* * * *

            9. These trust fund coverage agreements, including the New Hanover County agreement referred to above, are not, and have never been, contracts of insurance issued by a company or corporation duly licensed and authorized to execute insurance contracts in North Carolina or by a qualified insurer as determined by the Department of Insurance in North Carolina.
    
            10. These trust fund coverage agreements, including the New Hanover County agreement referred to above, specifically incorporate the retention of governmental immunity and are not intended to constitute a waiver of governmental immunity by the participating boards of education, as provided in N.C. Gen. Stat. § 115C-42.

    Plaintiff argues the Board's participation in the NCSBT qualified as the purchase of liability insurance under N.C. Gen. Stat. § 115C-42 and effectively waived any governmental immunity the Board previously enjoyed. Recognizing that strict statutory construction applies and that previous cases have made conclusions unfavorable to her position, plaintiff attempts to distinguish Hallman v. Charlotte-Mecklenburg Bd. of Educ., 124 N.C. App. 435, 477 S.E.2d 179 (1996), which held that the Charlotte-Mecklenburg Board of Education's participation in an insurance program similarto the NCSBT did not constitute the purchase of insurance and did not waive its governmental immunity. Plaintiff points out that the NCSBT is a statewide program available to all school boards and argues that the North Carolina School Boards Association (which developed, implemented and managed the Trust) attempted to engage in the insurance business without being held to the standards or responsibility of that industry.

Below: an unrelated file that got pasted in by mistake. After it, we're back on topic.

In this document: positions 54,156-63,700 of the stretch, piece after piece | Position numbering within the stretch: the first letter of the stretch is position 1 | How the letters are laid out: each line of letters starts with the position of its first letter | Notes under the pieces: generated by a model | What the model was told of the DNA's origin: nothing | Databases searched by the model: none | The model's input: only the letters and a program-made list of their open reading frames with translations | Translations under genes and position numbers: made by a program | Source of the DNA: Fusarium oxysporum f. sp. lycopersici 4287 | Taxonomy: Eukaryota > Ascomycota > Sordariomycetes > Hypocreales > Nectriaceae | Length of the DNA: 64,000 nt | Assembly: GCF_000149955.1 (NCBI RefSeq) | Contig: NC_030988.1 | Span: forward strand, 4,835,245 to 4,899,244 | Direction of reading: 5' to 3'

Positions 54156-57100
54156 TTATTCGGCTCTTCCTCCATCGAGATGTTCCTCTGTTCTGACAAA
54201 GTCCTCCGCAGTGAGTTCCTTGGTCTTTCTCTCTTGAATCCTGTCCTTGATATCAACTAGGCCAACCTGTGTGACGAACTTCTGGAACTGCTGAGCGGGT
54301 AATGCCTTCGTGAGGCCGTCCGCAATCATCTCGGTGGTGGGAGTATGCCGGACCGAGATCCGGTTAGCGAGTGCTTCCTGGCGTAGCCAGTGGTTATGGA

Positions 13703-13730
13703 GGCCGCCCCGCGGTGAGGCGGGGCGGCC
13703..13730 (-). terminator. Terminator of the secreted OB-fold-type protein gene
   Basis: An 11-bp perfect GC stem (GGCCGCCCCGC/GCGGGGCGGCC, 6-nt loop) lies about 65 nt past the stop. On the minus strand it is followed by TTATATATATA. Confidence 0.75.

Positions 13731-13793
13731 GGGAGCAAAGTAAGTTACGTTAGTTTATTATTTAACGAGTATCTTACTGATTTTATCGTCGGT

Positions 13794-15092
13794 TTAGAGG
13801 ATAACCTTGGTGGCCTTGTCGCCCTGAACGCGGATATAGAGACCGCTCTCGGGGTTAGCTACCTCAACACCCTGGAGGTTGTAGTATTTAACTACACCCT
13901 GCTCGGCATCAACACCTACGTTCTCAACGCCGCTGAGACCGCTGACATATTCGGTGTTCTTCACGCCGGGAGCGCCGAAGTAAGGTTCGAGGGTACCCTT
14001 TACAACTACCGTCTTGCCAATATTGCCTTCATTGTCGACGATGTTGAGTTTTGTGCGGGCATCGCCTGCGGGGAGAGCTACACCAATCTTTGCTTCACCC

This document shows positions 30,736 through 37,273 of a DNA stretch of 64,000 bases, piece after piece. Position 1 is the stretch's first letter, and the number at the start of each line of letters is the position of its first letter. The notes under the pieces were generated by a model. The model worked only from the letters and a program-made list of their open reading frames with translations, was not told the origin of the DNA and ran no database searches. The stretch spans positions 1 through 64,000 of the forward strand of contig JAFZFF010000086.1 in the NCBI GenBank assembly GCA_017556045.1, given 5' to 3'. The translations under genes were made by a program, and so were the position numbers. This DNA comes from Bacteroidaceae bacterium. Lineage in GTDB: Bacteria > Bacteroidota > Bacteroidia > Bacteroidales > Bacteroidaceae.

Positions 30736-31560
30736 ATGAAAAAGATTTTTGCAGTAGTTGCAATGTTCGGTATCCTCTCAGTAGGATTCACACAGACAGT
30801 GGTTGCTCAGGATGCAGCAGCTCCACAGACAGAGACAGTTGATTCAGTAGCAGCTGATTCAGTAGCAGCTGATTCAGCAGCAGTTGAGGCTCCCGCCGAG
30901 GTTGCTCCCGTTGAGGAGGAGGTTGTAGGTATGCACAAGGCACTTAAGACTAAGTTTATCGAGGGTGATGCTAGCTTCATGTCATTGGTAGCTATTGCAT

However, upon review of these arguments, we do not believe they are persuasive. As indicated by Mr. Dunlap's affidavit, the NCSBT was never regulated, licensed, or supervised by the Commissioner of Insurance. The NCSBT was never a qualified insurer as determined by the Department of Insurance, and was never authorized to execute insurance contracts in North Carolina. In the absence of contrary evidence, we hold that the Board's participation in the NCSBT “is not tantamount to the purchase of liability insurance as authorized by G.S. § 115C-42 and does not constitute a waiver of its governmental immunity[.]” Hallman, 124 N.C. App. at 439, 477 S.E.2d at 181. As the Board has established the complete defense of governmental immunity, its motion for summary judgment was properly granted by the trial court.
    We further note that Principal Nunnally was granted summary judgment on the basis of governmental and official immunity. Governmental immunity shields the officers or employees of a governmental entity when those individuals are sued in their official capacities for torts committed while performing a governmental function. Taylor v. Ashburn, 112 N.C. App. at 607,436 S.E.2d at 278. “[W]hen an action is brought against individual officers in their official capacities, the action is one against the state for the purposes of applying the doctrine of sovereign immunity.” Whitaker v. Clark, 109 N.C. App. 379, 381-82, 427 S.E.2d 142, 143-44, disc. review denied, cert. denied, 333 N.C. 795, 431 S.E.2d 31 (1993). In the present case, plaintiff's complaint contained allegations against Ms. Nunnally in her official capacity, rather than her individual capacity. As plaintiff cannot overcome the complete defense of sovereign immunity, summary judgment was properly granted in defendants' favor. Accordingly, plaintiff's first assignment of error is overruled.
     Sanctions
    By her second assignment of error, plaintiff contends the trial court erred by granting defendants' motion for sanctions because the motion was unjust and violated N.C. Gen. Stat. § 1A-1, Rule 37(b) (2001). Plaintiff contends she answered defendants' interrogatories and request for documents to the best of her ability; however, a number of the documents were not in her possession and she requested them several times without success. She argues that, because she informed defendants that the documents were not in her possession (through no fault of her own), she was not obstructing or delaying discovery and the sanctions were therefore unwarranted.